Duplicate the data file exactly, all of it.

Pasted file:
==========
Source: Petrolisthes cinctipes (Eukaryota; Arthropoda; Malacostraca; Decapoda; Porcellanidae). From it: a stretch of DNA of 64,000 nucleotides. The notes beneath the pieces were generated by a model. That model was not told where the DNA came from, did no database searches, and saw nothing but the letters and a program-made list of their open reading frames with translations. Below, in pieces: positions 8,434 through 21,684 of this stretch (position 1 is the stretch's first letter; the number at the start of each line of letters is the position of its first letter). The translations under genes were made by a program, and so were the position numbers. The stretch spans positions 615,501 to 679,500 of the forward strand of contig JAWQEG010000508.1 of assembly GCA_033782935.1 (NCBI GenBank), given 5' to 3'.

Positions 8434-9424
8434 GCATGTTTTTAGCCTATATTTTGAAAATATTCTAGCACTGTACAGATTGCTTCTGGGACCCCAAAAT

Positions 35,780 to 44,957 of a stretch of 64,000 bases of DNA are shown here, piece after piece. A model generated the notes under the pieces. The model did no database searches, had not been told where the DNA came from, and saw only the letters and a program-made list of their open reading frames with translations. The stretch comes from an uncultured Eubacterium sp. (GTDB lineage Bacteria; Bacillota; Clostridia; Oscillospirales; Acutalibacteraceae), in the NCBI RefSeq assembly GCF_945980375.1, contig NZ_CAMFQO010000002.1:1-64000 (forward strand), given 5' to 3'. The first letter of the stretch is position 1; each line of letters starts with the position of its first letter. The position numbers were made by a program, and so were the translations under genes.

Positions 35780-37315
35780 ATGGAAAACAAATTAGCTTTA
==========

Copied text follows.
Source: Petrolisthes cinctipes (Eukaryota; Arthropoda; Malacostraca; Decapoda; Porcellanidae). From it: a stretch of DNA of 64,000 nucleotides. The notes beneath the pieces were generated by a model. That model was not told where the DNA came from, did no database searches, and saw nothing but the letters and a program-made list of their open reading frames with translations. Below, in pieces: positions 8,434 through 21,684 of this stretch (position 1 is the stretch's first letter; the number at the start of each line of letters is the position of its first letter). The translations under genes were made by a program, and so were the position numbers. The stretch spans positions 615,501 to 679,500 of the forward strand of contig JAWQEG010000508.1 of assembly GCA_033782935.1 (NCBI GenBank), given 5' to 3'.

Positions 8434-9424
8434 GCATGTTTTTAGCCTATATTTTGAAAATATTCTAGCACTGTACAGATTGCTTCTGGGACCCCAAAAT

Positions 35,780 to 44,957 of a stretch of 64,000 bases of DNA are shown here, piece after piece. A model generated the notes under the pieces. The model did no database searches, had not been told where the DNA came from, and saw only the letters and a program-made list of their open reading frames with translations. The stretch comes from an uncultured Eubacterium sp. (GTDB lineage Bacteria; Bacillota; Clostridia; Oscillospirales; Acutalibacteraceae), in the NCBI RefSeq assembly GCF_945980375.1, contig NZ_CAMFQO010000002.1:1-64000 (forward strand), given 5' to 3'. The first letter of the stretch is position 1; each line of letters starts with the position of its first letter. The position numbers were made by a program, and so were the translations under genes.

Positions 35780-37315
35780 ATGGAAAACAAATTAGCTTTA